“I’m so happy to feel sad.”
Marcy and I had just finished our weekly hour-long call; she’s someone with whom I have worked for about three years. Marcy was explicit early on in our relationship that she wanted “empathy only,” not pro-active coaching with its invitations “to stretch.” Empathy. Only.
At the end of this particular call, Marcy said she felt sad, which, for her, was a relief, even a celebration. “I’m so glad to feel my belly again,” she said. “And to feel the sadness.”
It was empathy that got her there, back to herself, back to the pulsating life in her belly and her heart. Sometimes that life shows up as sadness, even torrents of mourning. And then, the unacknowledged but suffocating tension, the contraction into judgments of self and others, melt into relaxation and open-heartedness. Her vision of how she wants to be, how she wants to show up, comes into clearer focus – as does her sense for how to realize that vision.
I was grateful for this reminder from Marcy that empathy can be, and often is, “enough.” For years in my work with people dealing with a wide spectrum of human challenges, I have thought to myself and shared with colleagues the question: “Is empathy really enough?”
“Enough for what?” would come the reply (often from myself). Is empathy “enough” if someone is suffering from the effects of deep trauma? Is it enough if someone is mired in depression? In my experience, such people do experience immediate relief for being heard when received with empathy. But, often, their troubling inner experiences and their challenges navigating daily life quickly return. So, I figured, empathy isn’t always enough — if the goal is sustained healing, no matter what.
Despite holding this question, I find myself returning again and again to my commitment to empathy, to my desire to release myself and the other from any expectations — of healing, of profound transformation, of anything other than the exquisite mutual trust to enter, together, the empathic field. I want to trust the mystery of what lies beyond that field. Marcy helped me return to that commitment.
She was in a hotel in a city far from home, in the midst of a large weekend-long family celebration for her sister’s retirement. Many family members hadn’t spoken much for a long time. The possibilities for awkwardness and tension were numerous. After receiving empathy for all that was swirling in her – her desire to be authentic, balanced with her desire for ease for everyone; her longing to be herself and be loved; her desire to express her care for others’ well-being while releasing herself from the inner demand to be the only strategy for their care – Marcy experienced that sweet unclenching of her heart. She breathed more deeply. She felt a little sleepy. And, yes, she felt sad – for all of her relatives at the gathering who were, most likely, experiencing some version of the confusion and awkwardness she was feeling, as well as for “the gap” that existed between expectations around this celebratory event and the genuine relational pain and disconnection that lived, mostly unspoken, in the group.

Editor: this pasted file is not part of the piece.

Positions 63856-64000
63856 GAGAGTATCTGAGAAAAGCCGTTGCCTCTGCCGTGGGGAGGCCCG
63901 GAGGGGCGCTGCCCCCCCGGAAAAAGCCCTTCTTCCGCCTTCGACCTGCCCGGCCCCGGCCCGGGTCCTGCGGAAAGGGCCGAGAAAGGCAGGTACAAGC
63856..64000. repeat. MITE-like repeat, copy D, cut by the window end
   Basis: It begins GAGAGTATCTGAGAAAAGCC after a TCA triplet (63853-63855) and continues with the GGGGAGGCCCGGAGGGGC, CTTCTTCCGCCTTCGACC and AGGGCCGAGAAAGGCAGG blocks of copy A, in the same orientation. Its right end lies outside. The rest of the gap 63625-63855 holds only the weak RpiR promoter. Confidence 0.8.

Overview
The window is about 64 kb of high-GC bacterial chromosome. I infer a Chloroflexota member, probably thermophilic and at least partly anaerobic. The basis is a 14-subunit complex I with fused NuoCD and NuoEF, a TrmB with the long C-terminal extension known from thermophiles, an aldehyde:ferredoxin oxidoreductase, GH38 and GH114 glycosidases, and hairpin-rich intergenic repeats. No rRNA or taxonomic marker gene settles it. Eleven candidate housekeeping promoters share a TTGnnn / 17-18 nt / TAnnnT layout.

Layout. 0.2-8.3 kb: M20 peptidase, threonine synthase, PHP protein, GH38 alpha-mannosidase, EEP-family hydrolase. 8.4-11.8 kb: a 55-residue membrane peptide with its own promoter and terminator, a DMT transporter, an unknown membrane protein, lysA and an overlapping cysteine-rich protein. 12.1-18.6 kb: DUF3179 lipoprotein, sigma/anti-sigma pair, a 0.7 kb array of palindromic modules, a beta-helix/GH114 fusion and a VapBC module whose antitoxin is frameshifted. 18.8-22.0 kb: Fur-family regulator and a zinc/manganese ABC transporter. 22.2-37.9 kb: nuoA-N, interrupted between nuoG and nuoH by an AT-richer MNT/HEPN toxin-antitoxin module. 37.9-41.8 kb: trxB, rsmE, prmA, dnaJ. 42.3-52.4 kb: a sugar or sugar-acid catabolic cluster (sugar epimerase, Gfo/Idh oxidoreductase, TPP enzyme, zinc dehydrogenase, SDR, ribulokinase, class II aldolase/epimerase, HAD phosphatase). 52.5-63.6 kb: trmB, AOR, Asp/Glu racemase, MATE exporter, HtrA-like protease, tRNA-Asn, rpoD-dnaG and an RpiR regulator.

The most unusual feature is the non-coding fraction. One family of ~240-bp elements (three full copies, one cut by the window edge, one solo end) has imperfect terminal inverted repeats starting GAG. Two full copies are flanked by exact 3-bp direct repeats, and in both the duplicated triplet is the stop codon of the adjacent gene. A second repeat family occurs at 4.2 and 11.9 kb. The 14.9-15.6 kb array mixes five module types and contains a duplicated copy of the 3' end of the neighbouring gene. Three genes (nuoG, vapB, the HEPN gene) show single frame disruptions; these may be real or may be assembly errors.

After sitting with her mourning for a few moments, she realized what was true for her: That she wanted to put her attention on how to serve the moment, even if that meant being inauthentic! She wanted to open herself to more acceptance of “the gap,” and to discern when and how to contribute to others in any encounter as the weekend unfolded. Her habitual worry about how to act to please others began to dissolve as she returned her focus to what actions, for her, aligned with her sense of integrity.
At the end of the call, Marcy said, “this empathy stuff is something else.” She wasn’t coached or nudged to see things in a certain way, she wasn’t invited to stretch into a new capacity or behavior. She was received with empathy. Only. And on this day, it was enough.
Lynda Smith offers one-one-one empathy and coaching, as well as empathic support for couples and small groups. She also connects people interested in this work with other BayNVC collaborative trainers. Write her at firstname.lastname@example.org for more information or to schedule an appointment.